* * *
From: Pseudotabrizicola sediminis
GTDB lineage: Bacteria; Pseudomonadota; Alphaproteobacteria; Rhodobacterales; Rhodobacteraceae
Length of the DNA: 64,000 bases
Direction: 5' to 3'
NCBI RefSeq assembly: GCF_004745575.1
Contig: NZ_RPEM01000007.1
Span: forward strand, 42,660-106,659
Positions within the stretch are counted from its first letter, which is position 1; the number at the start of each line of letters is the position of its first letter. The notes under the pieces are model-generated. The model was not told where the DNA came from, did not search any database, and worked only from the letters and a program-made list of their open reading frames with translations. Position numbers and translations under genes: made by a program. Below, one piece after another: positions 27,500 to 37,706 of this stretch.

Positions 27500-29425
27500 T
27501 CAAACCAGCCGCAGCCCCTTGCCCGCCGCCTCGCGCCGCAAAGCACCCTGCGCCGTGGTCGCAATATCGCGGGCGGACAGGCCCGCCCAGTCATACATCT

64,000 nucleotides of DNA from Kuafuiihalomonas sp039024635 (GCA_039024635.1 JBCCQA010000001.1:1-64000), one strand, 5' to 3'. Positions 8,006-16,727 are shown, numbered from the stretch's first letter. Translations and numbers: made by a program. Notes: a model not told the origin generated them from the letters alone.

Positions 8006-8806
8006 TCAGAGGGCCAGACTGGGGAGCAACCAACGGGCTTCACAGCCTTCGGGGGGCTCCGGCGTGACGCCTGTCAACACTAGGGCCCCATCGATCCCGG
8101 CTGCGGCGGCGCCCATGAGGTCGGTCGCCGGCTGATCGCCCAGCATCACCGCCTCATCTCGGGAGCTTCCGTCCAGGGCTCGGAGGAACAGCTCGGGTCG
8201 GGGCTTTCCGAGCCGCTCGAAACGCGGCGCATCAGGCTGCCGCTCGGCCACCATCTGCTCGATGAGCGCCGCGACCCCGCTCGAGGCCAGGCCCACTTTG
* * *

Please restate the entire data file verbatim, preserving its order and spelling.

From: Pseudotabrizicola sediminis
GTDB lineage: Bacteria; Pseudomonadota; Alphaproteobacteria; Rhodobacterales; Rhodobacteraceae
Length of the DNA: 64,000 bases
Direction: 5' to 3'
NCBI RefSeq assembly: GCF_004745575.1
Contig: NZ_RPEM01000007.1
Span: forward strand, 42,660-106,659
Positions within the stretch are counted from its first letter, which is position 1; the number at the start of each line of letters is the position of its first letter. The notes under the pieces are model-generated. The model was not told where the DNA came from, did not search any database, and worked only from the letters and a program-made list of their open reading frames with translations. Position numbers and translations under genes: made by a program. Below, one piece after another: positions 27,500 to 37,706 of this stretch.

Positions 27500-29425
27500 T
27501 CAAACCAGCCGCAGCCCCTTGCCCGCCGCCTCGCGCCGCAAAGCACCCTGCGCCGTGGTCGCAATATCGCGGGCGGACAGGCCCGCCCAGTCATACATCT

64,000 nucleotides of DNA from Kuafuiihalomonas sp039024635 (GCA_039024635.1 JBCCQA010000001.1:1-64000), one strand, 5' to 3'. Positions 8,006-16,727 are shown, numbered from the stretch's first letter. Translations and numbers: made by a program. Notes: a model not told the origin generated them from the letters alone.

Positions 8006-8806
8006 TCAGAGGGCCAGACTGGGGAGCAACCAACGGGCTTCACAGCCTTCGGGGGGCTCCGGCGTGACGCCTGTCAACACTAGGGCCCCATCGATCCCGG
8101 CTGCGGCGGCGCCCATGAGGTCGGTCGCCGGCTGATCGCCCAGCATCACCGCCTCATCTCGGGAGCTTCCGTCCAGGGCTCGGAGGAACAGCTCGGGTCG
8201 GGGCTTTCCGAGCCGCTCGAAACGCGGCGCATCAGGCTGCCGCTCGGCCACCATCTGCTCGATGAGCGCCGCGACCCCGCTCGAGGCCAGGCCCACTTTG